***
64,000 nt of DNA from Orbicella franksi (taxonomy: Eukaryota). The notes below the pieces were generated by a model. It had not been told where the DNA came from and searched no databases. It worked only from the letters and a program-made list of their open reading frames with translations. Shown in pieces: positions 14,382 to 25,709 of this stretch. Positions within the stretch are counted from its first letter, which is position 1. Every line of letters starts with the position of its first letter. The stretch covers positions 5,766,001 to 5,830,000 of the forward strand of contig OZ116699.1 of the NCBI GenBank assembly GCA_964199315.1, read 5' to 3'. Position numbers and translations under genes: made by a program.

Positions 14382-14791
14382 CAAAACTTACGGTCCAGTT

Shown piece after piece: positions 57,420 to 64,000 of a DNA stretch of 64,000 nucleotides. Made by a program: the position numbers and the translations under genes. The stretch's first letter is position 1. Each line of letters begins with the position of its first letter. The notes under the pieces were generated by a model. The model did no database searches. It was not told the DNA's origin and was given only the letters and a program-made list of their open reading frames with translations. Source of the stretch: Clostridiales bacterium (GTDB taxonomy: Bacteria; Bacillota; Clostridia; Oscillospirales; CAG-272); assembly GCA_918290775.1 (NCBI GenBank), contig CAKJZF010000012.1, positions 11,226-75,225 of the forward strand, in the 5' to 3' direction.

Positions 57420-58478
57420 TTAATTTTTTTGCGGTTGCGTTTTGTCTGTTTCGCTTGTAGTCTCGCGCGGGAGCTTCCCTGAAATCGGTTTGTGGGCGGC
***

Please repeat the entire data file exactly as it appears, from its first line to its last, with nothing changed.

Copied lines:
64,000 nt of DNA from Orbicella franksi (taxonomy: Eukaryota). The notes below the pieces were generated by a model. It had not been told where the DNA came from and searched no databases. It worked only from the letters and a program-made list of their open reading frames with translations. Shown in pieces: positions 14,382 to 25,709 of this stretch. Positions within the stretch are counted from its first letter, which is position 1. Every line of letters starts with the position of its first letter. The stretch covers positions 5,766,001 to 5,830,000 of the forward strand of contig OZ116699.1 of the NCBI GenBank assembly GCA_964199315.1, read 5' to 3'. Position numbers and translations under genes: made by a program.

Positions 14382-14791
14382 CAAAACTTACGGTCCAGTT

Shown piece after piece: positions 57,420 to 64,000 of a DNA stretch of 64,000 nucleotides. Made by a program: the position numbers and the translations under genes. The stretch's first letter is position 1. Each line of letters begins with the position of its first letter. The notes under the pieces were generated by a model. The model did no database searches. It was not told the DNA's origin and was given only the letters and a program-made list of their open reading frames with translations. Source of the stretch: Clostridiales bacterium (GTDB taxonomy: Bacteria; Bacillota; Clostridia; Oscillospirales; CAG-272); assembly GCA_918290775.1 (NCBI GenBank), contig CAKJZF010000012.1, positions 11,226-75,225 of the forward strand, in the 5' to 3' direction.

Positions 57420-58478
57420 TTAATTTTTTTGCGGTTGCGTTTTGTCTGTTTCGCTTGTAGTCTCGCGCGGGAGCTTCCCTGAAATCGGTTTGTGGGCGGC